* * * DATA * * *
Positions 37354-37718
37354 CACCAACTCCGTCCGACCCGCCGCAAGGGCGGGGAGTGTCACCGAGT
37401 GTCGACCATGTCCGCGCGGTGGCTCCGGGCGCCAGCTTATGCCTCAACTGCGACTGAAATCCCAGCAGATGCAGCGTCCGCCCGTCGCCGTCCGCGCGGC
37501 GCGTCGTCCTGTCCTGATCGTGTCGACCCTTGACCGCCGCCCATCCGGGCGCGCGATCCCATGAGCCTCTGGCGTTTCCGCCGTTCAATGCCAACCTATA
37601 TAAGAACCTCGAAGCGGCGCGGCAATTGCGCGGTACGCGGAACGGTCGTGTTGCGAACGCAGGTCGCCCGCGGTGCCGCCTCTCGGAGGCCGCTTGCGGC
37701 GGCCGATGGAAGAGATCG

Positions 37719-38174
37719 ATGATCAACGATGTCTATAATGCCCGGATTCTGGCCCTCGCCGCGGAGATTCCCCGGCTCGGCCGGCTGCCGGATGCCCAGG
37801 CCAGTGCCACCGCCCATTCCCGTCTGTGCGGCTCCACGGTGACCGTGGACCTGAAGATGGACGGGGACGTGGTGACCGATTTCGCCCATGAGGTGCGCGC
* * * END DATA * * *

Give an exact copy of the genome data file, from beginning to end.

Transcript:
Positions 37354-37718
37354 CACCAACTCCGTCCGACCCGCCGCAAGGGCGGGGAGTGTCACCGAGT
37401 GTCGACCATGTCCGCGCGGTGGCTCCGGGCGCCAGCTTATGCCTCAACTGCGACTGAAATCCCAGCAGATGCAGCGTCCGCCCGTCGCCGTCCGCGCGGC
37501 GCGTCGTCCTGTCCTGATCGTGTCGACCCTTGACCGCCGCCCATCCGGGCGCGCGATCCCATGAGCCTCTGGCGTTTCCGCCGTTCAATGCCAACCTATA
37601 TAAGAACCTCGAAGCGGCGCGGCAATTGCGCGGTACGCGGAACGGTCGTGTTGCGAACGCAGGTCGCCCGCGGTGCCGCCTCTCGGAGGCCGCTTGCGGC
37701 GGCCGATGGAAGAGATCG

Positions 37719-38174
37719 ATGATCAACGATGTCTATAATGCCCGGATTCTGGCCCTCGCCGCGGAGATTCCCCGGCTCGGCCGGCTGCCGGATGCCCAGG
37801 CCAGTGCCACCGCCCATTCCCGTCTGTGCGGCTCCACGGTGACCGTGGACCTGAAGATGGACGGGGACGTGGTGACCGATTTCGCCCATGAGGTGCGCGC